CANADA CALLING: Jewish Groups Charge International Court Politicized by Arab Agenda

By Dirlik, John | Washington Report on Middle East Affairs, September 30, 1998 | Go to article overview

CANADA CALLING: Jewish Groups Charge International Court Politicized by Arab Agenda


Dirlik, John, Washington Report on Middle East Affairs


CANADA CALLING: Jewish Groups Charge International Court Politicized by Arab Agenda

Echoing the position of the Israeli government, Canadian Jewish groups have protested the inclusion of a provision in the draft treaty of the International Criminal Court (ICC) which they charge is politically motivated and singles out the Jewish state.

On July 17, 120 nations signed the Rome Statute paving the way for the establishment of a permanent Nuremberg-style court to try war criminals, perpetrators of crimes against humanity as well as crimes of aggression.

U.N. Secretary-General Kofi Annan described the agreement as a "gift of hope" and a "giant step forward...toward universal human rights and the rule of law." Canada played a key role in drafting the document and ensuring its overwhelming adoption, with Canadian diplomat Phillippe Kirsch hailing it as "humankind's finest hour."

But the United States and Israel were among seven nations that voted against the agreement, with Israel particularly annoyed over a provision introduced by Arab states that labels the colonization of occupied territories a crime. The Israeli delegation in Rome strongly objected to its adoption, saying it "fails to comprehend why it has been considered to insert into the list of the most heinous and grievious war crimes the action of transferring population into occupied territory."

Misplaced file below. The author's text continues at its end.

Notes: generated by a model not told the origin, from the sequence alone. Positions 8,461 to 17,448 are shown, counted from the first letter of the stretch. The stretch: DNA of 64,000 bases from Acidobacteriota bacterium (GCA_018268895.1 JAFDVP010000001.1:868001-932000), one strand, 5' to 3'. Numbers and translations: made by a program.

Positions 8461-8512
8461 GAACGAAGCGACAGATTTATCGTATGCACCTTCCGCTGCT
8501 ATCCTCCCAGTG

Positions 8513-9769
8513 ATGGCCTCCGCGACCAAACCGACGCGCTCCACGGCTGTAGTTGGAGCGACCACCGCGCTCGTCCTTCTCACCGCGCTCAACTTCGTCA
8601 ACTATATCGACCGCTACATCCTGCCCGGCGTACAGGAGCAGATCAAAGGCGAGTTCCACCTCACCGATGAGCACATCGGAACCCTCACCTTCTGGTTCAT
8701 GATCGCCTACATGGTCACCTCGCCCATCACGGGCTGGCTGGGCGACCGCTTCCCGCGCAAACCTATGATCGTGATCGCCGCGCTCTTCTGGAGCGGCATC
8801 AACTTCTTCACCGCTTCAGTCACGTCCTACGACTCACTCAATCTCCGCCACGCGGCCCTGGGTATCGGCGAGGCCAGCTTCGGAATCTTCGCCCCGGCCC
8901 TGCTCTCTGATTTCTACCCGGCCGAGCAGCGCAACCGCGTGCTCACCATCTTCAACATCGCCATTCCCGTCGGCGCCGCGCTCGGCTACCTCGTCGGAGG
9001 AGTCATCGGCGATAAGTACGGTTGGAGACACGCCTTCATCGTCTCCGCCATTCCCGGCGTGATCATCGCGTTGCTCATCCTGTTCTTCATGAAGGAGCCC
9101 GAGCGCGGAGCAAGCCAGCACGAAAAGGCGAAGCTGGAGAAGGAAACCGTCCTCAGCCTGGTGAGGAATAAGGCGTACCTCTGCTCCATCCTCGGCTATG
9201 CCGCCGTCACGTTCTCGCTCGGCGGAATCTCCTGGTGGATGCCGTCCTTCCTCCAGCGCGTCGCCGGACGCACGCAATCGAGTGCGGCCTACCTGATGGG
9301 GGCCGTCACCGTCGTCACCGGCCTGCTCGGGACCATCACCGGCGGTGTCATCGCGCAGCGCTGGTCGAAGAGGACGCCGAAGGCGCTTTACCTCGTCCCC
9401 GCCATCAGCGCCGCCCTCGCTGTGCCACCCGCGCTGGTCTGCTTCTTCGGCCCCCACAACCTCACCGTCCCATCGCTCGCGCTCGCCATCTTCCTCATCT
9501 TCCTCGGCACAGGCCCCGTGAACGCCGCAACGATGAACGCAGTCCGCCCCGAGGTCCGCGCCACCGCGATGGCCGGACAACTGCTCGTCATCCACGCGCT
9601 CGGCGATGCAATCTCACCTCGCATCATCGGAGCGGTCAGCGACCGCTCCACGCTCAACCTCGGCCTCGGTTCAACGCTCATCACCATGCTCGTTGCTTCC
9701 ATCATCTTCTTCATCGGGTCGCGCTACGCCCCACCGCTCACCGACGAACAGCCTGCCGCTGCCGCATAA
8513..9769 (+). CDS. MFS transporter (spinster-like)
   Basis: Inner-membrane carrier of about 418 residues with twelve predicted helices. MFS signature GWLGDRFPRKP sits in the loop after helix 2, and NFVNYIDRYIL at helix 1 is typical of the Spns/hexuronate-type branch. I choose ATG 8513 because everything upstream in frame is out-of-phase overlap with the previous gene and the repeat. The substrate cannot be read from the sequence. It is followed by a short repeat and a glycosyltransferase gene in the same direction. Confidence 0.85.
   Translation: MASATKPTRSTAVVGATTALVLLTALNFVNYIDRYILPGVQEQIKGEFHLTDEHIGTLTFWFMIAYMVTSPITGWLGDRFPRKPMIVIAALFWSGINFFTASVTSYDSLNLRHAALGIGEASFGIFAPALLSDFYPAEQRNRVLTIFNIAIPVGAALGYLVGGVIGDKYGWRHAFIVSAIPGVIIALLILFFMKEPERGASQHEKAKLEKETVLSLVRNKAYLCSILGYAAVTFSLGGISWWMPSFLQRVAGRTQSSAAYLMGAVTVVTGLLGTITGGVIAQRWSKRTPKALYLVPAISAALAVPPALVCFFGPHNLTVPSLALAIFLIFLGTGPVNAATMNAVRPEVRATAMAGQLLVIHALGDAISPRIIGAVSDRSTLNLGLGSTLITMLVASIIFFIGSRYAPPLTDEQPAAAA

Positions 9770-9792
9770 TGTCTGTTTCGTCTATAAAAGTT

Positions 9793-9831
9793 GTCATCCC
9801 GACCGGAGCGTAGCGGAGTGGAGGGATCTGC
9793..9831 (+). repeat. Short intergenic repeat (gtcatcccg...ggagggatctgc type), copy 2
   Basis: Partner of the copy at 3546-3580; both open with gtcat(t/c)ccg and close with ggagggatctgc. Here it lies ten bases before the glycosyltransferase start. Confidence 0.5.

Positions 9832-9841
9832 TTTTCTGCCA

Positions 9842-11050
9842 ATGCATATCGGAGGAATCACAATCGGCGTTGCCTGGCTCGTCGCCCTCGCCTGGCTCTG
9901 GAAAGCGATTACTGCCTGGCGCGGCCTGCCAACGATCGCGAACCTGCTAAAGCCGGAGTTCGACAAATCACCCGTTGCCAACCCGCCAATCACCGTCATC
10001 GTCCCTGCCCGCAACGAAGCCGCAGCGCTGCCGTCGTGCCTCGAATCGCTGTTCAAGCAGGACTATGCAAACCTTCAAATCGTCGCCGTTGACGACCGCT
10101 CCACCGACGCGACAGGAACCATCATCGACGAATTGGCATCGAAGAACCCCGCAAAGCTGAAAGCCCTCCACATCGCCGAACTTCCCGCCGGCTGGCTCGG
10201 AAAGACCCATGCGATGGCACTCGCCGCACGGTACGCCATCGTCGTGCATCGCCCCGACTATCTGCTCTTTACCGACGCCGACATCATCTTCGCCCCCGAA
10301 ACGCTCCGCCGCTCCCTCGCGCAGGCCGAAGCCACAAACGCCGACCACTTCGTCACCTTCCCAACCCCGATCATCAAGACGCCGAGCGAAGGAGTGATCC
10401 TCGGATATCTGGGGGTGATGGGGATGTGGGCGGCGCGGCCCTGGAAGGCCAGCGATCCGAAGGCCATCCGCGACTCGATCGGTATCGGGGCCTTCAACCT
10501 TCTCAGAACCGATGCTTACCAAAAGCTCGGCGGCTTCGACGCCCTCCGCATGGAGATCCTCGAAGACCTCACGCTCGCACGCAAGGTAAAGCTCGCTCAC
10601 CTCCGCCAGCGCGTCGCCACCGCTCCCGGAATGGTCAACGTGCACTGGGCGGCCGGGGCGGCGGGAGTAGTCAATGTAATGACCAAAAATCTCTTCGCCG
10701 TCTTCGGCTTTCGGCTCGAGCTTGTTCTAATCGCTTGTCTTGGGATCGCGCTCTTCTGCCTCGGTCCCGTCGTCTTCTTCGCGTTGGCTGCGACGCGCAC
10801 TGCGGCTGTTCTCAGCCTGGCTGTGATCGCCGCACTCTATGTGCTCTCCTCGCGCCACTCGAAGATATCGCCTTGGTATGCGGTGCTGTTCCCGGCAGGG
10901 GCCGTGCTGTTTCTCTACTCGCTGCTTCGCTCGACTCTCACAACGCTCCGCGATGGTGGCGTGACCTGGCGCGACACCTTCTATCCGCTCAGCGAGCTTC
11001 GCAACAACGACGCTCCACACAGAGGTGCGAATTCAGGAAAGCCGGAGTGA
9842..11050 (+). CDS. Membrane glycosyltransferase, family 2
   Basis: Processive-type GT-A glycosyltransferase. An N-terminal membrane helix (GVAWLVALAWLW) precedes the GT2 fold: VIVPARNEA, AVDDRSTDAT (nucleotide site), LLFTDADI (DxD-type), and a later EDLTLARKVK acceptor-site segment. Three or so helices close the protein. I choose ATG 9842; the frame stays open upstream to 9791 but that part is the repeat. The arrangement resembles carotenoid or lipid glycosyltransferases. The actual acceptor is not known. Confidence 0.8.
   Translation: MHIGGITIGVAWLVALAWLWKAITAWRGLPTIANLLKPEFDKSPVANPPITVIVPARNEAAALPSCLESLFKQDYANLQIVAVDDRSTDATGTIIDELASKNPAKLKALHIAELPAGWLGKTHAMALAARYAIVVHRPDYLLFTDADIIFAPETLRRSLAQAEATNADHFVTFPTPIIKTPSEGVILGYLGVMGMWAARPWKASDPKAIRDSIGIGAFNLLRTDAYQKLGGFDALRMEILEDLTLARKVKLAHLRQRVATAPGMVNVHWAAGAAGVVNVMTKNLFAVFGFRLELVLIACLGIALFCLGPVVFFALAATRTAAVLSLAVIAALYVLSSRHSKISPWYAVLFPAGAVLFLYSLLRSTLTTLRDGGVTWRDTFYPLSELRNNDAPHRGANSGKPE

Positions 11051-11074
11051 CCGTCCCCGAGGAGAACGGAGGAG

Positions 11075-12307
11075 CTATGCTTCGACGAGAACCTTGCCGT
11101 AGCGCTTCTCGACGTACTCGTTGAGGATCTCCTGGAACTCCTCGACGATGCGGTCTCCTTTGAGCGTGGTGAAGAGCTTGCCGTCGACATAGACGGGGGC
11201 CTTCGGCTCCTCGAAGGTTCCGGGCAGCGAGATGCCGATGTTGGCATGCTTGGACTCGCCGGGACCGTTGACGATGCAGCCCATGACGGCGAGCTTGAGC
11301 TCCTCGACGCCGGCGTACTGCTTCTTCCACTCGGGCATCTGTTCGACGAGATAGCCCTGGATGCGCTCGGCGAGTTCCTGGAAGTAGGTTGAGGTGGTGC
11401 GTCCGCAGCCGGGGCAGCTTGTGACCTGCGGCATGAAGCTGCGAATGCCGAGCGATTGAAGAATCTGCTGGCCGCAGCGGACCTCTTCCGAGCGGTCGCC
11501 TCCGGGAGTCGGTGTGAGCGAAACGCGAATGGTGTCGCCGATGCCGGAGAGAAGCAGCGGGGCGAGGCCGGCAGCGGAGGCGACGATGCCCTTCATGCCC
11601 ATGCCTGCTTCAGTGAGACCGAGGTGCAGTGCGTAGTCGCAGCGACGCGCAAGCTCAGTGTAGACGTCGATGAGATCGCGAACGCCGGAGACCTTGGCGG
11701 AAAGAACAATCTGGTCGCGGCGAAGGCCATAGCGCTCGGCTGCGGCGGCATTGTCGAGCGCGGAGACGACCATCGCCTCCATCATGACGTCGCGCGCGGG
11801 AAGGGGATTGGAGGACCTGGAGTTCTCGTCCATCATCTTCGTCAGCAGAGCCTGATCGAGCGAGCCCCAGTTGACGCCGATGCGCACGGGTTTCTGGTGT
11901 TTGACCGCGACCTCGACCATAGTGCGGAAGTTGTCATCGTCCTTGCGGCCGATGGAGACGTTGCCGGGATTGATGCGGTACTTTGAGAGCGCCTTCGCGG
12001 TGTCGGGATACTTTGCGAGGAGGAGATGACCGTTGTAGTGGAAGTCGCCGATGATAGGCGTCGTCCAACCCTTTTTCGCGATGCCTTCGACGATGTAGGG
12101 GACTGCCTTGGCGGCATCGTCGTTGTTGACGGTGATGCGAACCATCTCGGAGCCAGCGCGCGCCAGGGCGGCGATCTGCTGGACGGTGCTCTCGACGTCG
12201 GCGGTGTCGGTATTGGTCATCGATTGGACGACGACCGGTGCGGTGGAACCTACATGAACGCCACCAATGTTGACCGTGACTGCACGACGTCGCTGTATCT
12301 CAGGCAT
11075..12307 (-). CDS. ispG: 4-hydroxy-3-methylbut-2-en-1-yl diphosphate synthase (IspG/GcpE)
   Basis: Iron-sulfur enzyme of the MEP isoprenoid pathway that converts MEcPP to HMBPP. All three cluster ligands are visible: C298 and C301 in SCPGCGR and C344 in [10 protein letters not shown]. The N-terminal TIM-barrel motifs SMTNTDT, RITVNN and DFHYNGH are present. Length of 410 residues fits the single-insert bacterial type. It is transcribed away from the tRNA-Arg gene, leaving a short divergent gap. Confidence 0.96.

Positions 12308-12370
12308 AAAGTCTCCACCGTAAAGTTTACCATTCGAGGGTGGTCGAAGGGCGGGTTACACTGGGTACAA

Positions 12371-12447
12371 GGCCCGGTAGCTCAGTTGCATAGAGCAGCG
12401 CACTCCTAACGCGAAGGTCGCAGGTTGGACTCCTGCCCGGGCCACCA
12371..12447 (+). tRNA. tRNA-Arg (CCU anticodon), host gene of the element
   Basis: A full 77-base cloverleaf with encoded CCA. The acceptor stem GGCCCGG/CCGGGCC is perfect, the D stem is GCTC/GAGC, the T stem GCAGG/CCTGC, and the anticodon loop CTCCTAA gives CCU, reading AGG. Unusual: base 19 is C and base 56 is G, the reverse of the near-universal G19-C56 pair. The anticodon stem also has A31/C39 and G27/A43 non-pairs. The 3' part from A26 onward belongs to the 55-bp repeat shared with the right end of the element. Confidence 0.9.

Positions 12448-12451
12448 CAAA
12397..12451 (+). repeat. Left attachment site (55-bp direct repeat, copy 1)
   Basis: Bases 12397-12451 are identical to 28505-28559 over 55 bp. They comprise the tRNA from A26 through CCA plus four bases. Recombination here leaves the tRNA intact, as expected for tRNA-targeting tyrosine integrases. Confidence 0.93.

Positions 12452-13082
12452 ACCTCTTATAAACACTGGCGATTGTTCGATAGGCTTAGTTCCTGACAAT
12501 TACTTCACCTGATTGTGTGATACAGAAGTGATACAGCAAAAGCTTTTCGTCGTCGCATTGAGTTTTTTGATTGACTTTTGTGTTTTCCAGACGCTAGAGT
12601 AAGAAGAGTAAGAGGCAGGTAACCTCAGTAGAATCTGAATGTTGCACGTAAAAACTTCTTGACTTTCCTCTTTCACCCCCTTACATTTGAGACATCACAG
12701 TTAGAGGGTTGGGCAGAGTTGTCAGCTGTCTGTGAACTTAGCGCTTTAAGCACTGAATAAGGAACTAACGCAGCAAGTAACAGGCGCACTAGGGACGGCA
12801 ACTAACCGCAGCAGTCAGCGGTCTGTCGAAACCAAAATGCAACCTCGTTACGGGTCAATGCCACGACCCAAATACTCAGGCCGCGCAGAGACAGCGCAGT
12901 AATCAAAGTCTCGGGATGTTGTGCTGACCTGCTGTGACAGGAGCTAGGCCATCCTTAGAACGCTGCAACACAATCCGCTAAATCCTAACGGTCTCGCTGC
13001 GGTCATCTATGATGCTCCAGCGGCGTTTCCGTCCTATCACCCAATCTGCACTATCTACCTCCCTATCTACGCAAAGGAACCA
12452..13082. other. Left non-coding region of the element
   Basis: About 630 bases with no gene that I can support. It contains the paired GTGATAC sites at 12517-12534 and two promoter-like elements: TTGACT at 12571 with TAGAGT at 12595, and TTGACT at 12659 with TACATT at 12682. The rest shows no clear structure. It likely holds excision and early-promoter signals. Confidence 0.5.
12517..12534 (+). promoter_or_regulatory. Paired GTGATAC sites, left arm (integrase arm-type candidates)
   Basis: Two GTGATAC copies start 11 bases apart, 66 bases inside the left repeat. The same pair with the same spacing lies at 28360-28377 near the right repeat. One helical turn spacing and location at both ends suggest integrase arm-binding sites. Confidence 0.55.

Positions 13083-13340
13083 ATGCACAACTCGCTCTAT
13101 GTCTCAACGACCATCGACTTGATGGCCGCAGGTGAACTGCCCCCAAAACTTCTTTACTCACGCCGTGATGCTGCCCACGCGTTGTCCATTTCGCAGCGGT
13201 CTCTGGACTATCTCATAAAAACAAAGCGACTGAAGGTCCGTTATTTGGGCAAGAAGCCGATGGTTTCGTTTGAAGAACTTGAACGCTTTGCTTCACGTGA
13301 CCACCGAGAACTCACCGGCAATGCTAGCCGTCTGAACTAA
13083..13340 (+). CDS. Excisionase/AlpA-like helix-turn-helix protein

Canadian Jewish groups said they recognized the need for an international court but objected to what they consider its politicization by Arab countries. "The Canadian Jewish community has for many years supported the establishment of an ICC [being] all too familiar with the horrors of genocide and the impunity with which the perpetrators of war crimes have acted," said Moshe Ronen, president of the Canadian Jewish Congress. However, Ronen added that efforts must be made "to ensure that this tribunal does not become a tool and a forum for states simply wishing to advance their political agenda," and called the inclusion of the provision on population transfer "a perversion of the concept of international criminality" that would "undermine the effectiveness and credibility of the ICC."

Brian Morris of the Canada-Israel Committee expressed similar views, saying that while his organization also supported in principle the idea of the ICC, "we are disturbed that the U.N. conference establishing the court has politicized the issue by bowing to Arab pressure to label Jewish settlement activity in the West Bank and Gaza Strip as a war crime."

Frank Dimant of B'nai B'rith Canada was equally confrontational. "To equate the establishment of schools and kindergartens in the West Bank with the murder of six million Jews at the hands of the Nazis or the ethnic cleansing that took place in the former Yugoslavia and Rwanda insults the memory of the victims of these horrific crimes. …

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